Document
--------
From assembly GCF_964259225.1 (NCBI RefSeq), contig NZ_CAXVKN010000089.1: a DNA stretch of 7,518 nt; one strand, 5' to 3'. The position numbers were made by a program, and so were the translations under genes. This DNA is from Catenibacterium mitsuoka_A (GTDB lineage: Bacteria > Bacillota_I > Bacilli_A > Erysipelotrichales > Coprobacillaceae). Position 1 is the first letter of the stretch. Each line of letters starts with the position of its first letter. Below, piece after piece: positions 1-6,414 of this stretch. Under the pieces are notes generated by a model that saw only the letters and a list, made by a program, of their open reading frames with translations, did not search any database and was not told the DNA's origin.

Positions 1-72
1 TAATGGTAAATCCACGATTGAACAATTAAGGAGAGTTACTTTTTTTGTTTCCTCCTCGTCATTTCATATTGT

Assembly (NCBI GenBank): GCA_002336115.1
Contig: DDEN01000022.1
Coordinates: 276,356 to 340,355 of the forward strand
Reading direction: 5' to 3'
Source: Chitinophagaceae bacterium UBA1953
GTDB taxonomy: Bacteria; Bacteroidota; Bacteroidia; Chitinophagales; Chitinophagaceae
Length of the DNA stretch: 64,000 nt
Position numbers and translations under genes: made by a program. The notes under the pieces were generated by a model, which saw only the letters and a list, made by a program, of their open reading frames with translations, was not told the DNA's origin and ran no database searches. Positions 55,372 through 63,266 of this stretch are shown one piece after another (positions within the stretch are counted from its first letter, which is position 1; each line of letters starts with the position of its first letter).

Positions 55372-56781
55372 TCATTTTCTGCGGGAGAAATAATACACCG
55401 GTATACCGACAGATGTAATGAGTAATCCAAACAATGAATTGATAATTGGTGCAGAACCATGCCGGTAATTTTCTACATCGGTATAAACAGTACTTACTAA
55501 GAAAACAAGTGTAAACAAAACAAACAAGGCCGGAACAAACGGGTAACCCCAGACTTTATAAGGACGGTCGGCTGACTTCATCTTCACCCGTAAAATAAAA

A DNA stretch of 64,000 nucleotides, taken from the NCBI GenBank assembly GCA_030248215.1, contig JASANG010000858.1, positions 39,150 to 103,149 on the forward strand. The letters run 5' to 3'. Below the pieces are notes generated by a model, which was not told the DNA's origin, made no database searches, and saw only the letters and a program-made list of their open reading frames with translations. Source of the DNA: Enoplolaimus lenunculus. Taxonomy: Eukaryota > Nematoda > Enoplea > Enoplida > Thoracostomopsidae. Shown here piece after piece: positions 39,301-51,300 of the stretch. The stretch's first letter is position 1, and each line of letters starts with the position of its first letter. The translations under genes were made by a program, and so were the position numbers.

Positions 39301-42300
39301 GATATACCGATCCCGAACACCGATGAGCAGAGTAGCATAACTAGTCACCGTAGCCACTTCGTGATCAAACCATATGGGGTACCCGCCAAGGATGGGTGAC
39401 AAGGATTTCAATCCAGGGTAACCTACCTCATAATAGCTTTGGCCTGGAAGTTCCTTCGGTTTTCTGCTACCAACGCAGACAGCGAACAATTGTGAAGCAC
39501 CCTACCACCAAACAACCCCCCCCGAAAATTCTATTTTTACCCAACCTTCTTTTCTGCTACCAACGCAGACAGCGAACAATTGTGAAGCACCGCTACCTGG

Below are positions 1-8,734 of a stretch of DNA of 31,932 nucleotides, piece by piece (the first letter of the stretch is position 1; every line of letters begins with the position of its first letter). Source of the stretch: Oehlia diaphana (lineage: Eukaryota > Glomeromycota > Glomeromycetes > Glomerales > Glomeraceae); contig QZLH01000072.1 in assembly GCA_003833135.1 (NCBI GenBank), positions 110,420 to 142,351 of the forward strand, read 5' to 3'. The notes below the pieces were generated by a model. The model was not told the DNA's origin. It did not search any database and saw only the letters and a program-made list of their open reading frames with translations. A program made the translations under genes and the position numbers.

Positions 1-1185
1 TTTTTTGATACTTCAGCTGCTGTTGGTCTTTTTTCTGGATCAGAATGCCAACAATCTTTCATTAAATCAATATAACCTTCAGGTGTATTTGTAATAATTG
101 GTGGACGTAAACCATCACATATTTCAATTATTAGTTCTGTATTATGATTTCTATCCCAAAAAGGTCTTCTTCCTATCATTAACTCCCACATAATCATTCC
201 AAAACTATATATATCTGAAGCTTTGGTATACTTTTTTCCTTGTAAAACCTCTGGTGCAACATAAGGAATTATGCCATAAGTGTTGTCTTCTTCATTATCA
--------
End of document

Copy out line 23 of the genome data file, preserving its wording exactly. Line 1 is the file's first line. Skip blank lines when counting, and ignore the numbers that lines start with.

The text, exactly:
1 TTTTTTGATACTTCAGCTGCTGTTGGTCTTTTTTCTGGATCAGAATGCCAACAATCTTTCATTAAATCAATATAACCTTCAGGTGTATTTGTAATAATTG